Simcoe was introduced in 2000 by Yakima Chief Ranches as a proprietary hop varietal with strong bitter and aromatic qualities. Little has been released about its parentage, but it has been compared to Cascade. Although not used much as a bittering hop, many craft brewers favor Simcoe for its unique aroma profile composed of piney, woody, and grapefruit citrus notes mixed with slightly dank and spicy notes of onion and garlic. The Simcoe hop is polarizing. Like cilantro tasting soap to the genetically predisposed, some think that Simcoe smells like cat urine, or ammonia, and can’t move past it. If you are in the camp, however, that experiences an evergreen forest with a slight citrus tang when exposed to this hop, then Craft Beer Crosscut 10.10.17: A Flight of Simcoe Hops are the Simcoe brewed beers for which you’ve been looking.
7% ABV, 45 IBU
Simcoe and Amarillo. Not a buddy-buddy cop movie but rather the only two hops in Alpine Beer Co.’s Duet IPA. On the nose, grassy and straw notes coincide with the pine and tangerine citrus hop blast. On the tongue, we definitely pick up the “old school” nature of the two hops — pine, grapefruit and earthy — as well as tangerine. A touch of honey and toast are also in the mix while the beer presents a pretty good amount of bite for just 45 IBU.
Flash forward to July 1995, Engine House No. 9 became Tacoma’s first brewpub. That was big news then and is worth toasting nearly 22 years later. But the real cause for celebration is the birth of one beer in particular — E9 Brewery’s Pogo Stick Simcoe IPA. Known as “Cascade on steroids,” Simcoe hops, obviously, are the main attraction here, and pine is readily identifiable — more needle than cone. As the beer warms, a faint alcohol aroma emerges, which is surprising given the beer’s 6.6 percent ABV, and the woody pine becomes even more prevalent. A slight citrus character—tangy orange—peaks through in the dry finish, but the pine never disappears.
7.5% ABV, 70 IBU
“Despite his bitterness, lack of power and insuperable aversion to any over-the-counter labor — he kind of has a charming charisma, and perhaps he is even loveable. Somehow we find him unbelievable irresistible and stimulating because he is one of the few that masters the ability to effortlessly impress with wide-ranging conversation even though he was not even supposed to be here today.” That’s Evil Twin Brewing’s description of its Imperial Simcoe Slacker. We have no idea what that means, but we do know this is a tasty IPA with classic Simcoe earthiness complimented by some pine, grapefruit and a hint of sweeter tropical fruit. It has solid and satisfying bitterness with a dry bitter finish.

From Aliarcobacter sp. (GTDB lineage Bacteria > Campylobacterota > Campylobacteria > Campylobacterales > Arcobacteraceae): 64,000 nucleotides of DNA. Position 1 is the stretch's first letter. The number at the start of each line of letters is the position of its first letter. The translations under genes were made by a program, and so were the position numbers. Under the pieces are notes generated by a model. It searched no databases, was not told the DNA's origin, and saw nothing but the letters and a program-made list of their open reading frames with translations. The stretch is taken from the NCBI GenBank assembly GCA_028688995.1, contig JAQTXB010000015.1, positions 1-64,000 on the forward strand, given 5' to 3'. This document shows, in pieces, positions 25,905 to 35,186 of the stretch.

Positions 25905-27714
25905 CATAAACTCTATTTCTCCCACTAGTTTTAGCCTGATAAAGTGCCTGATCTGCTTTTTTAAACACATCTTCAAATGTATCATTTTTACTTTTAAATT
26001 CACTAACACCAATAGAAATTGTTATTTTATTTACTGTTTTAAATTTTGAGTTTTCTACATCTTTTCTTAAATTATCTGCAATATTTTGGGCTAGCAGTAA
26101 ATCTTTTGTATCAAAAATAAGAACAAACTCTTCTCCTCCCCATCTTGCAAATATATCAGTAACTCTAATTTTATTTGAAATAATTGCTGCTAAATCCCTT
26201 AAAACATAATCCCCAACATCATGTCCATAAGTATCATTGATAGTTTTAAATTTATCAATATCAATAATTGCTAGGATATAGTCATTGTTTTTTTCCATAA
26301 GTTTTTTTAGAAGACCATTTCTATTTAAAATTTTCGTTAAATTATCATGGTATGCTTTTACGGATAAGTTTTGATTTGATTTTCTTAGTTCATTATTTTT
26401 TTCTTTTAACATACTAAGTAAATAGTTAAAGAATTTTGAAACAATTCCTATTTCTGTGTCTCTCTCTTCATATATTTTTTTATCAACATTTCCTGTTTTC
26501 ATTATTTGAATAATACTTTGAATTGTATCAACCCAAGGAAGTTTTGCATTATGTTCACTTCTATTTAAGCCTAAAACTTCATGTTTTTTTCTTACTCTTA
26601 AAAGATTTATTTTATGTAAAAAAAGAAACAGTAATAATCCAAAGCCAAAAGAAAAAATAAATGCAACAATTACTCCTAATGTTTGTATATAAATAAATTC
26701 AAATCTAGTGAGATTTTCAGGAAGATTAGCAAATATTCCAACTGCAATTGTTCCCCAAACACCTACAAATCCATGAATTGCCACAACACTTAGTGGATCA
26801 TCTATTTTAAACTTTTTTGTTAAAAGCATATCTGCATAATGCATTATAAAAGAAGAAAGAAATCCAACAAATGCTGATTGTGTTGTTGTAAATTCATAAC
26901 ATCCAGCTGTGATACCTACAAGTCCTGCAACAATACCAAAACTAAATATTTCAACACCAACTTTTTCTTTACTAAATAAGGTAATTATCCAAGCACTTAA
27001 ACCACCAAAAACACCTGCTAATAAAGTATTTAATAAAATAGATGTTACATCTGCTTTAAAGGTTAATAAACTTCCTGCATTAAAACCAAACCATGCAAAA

7.5% ABV, 70 IBU
When Firestone Walker elected to use the catch phrase “Passion for the Pale”, they were telling the truth. This double dry-hopped IPA has become a West Coast standard by which many others within the style might be measured. A beauteous grapefruit and citrus aroma is achieved through multi-leveled hopping that involves 4-pounds per barrel mix of Warrior, Simcoe, Cascade, Centennial, Amarillo and Chinook. Citrusy, floral, pungent, and powerful, the masterful blend of American hop characters is simply unlike any other. Even with its 7.5 percent ABV, alcohol isn’t actually apparent in the taste; in fact, there’s nothing weighty or overwhelming about this beer. It’s elegant, light, and palatable, and finishes dry and perfectly clean.
5.3% ABV, 85 IBU
Gigantic Brewing landed its Lupulin Falcon at Sodbuster Farms in the Willamette Valley where the Portland brewery’s Hoptroopers picked citrusy Simcoe hops for the Sodbusted V: The Simcoe Strikes Back. The orange and citrus are strong with this one.